Bernice Helman Steps Away From Her Comfort Zone

The 2013 Good Neighbor winner is ever on the look out for ways to shine a light on the hidden struggles in her community.

We were surprised to hear that Bernice Helman was a tad nervous before her visit as guest editor for this issue. After all, this is the same woman who hit the dance floor in sequins and fringe in a local version of “Dancing With the Stars” to raise money for at-risk Indiana youth, who spent sleepless winter nights on the roof of a supermarket as part of a United Way fundraising campaign, and who agreed to subsist for a week on $32 worth of groceries (the barebones food stamp allotment for an individual) to raise awareness about food insecurity in her community.

“I wasn’t sure what to expect with you all,” she said cheerfully at the start of a day she devoted to weighing in on articles, discussing her volunteer work, and sharing insights from her six-county real estate market around Terre Haute, Ind.

Helman’s fearlessness in putting herself out there for causes close to her heart, along with her monumental success at fundraising—in a single year, she raised nearly $2 million as United Way of the Wabash Valley campaign chair—powerfully explain why she was selected in 2013 as a winner of REALTOR® Magazine’s Good Neighbor Award.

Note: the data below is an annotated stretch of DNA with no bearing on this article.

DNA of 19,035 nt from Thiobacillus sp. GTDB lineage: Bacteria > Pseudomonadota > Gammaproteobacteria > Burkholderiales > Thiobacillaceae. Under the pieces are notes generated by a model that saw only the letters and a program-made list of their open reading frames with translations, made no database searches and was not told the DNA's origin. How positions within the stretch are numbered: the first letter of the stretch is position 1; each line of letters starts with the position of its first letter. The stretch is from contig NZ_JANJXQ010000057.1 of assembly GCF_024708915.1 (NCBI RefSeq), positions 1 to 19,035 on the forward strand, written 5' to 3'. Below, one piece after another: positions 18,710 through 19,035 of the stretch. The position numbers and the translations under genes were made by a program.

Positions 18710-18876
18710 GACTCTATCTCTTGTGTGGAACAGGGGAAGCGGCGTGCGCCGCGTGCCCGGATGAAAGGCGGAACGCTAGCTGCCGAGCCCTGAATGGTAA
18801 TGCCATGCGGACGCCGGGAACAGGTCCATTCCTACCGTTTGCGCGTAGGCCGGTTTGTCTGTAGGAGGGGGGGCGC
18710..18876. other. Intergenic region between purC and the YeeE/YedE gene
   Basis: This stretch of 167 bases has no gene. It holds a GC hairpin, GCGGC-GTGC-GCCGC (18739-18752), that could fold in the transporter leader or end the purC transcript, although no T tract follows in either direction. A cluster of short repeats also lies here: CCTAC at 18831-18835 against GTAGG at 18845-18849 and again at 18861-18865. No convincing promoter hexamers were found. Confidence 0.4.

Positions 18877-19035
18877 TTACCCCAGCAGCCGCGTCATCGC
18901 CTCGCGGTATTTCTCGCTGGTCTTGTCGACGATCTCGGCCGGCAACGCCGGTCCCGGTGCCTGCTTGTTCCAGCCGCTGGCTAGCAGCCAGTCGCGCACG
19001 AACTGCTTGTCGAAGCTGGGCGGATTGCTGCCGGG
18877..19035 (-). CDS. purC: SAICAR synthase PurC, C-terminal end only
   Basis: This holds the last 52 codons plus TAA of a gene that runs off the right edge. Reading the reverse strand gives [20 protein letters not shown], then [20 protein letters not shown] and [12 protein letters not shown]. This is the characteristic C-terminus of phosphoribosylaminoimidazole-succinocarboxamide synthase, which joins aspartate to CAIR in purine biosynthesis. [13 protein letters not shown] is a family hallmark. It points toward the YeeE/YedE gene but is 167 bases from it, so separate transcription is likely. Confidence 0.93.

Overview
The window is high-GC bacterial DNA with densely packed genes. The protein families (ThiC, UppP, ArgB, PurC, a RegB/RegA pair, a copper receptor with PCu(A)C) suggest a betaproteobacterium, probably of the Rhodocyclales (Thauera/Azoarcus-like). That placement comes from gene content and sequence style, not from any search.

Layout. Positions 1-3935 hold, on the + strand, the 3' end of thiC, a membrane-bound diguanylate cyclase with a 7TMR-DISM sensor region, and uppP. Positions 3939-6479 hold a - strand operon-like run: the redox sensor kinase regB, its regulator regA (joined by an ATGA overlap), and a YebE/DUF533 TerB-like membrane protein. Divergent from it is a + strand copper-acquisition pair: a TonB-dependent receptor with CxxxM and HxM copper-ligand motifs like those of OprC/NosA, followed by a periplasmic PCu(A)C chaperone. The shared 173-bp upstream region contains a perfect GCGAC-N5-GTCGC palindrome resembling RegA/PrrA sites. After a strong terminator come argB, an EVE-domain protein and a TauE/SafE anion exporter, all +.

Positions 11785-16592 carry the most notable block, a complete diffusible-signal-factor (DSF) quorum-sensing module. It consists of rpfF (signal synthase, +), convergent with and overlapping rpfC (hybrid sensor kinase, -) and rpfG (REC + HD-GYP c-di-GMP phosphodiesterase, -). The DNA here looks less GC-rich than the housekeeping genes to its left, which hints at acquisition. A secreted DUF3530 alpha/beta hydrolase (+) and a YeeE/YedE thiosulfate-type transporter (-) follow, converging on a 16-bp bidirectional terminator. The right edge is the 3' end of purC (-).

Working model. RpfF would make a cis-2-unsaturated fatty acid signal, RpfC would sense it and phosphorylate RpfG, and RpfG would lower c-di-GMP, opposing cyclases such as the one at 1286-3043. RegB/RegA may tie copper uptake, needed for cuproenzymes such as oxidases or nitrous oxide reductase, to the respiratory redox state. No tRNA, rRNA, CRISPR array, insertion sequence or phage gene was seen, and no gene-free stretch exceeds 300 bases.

During her visit, we learned that her business acumen is no less impressive. As vice president of a top-producing Coldwell Banker franchise that she owns with her husband Troy, Helman manages 43 agents and handles the business side of the brokerage. A former mortgage banking executive, she got into real estate a decade ago to help her husband run the company that his parents had founded. The couple also actively sell real estate but are careful not to compete with their agents, she says.

Helman encourages all real estate pros to volunteer and not to fall prey to self-limiting beliefs about much you can accomplish. “Find something that lights your fire. And don’t tell yourself you don’t have time,” she says. “I just do what I set my mind to doing,” she says.

Reviewing profiles of the 2017 Good Neighbor Award winners brought Helman back to 2013 when she was sure someone was playing a gag. “When I got the call I had won, I thought it was a joke,” she says. “I didn’t even know I was nominated.” Helman’s application was submitted by a competing broker from Century 21. The recognition she and her local United Way received after her win brought incalculable dividends. In addition to the added support for the organization, she says, “People stopped me all over town, and I’ve gained a whole new group of friends [in her fellow winners]. We share ideas for supporting each other.” The new Good Neighbors have no idea how this will change their life, Helman adds. “But it will change their life.”

She made the hard choice to step back from her formal United Way duties in January. “I’ve learned it’s healthy to cultivate new leaders to keep any organization strong,” she says. And while she’s already deepening her role with other causes, Helman might even have a bit of time now to work on her dance moves.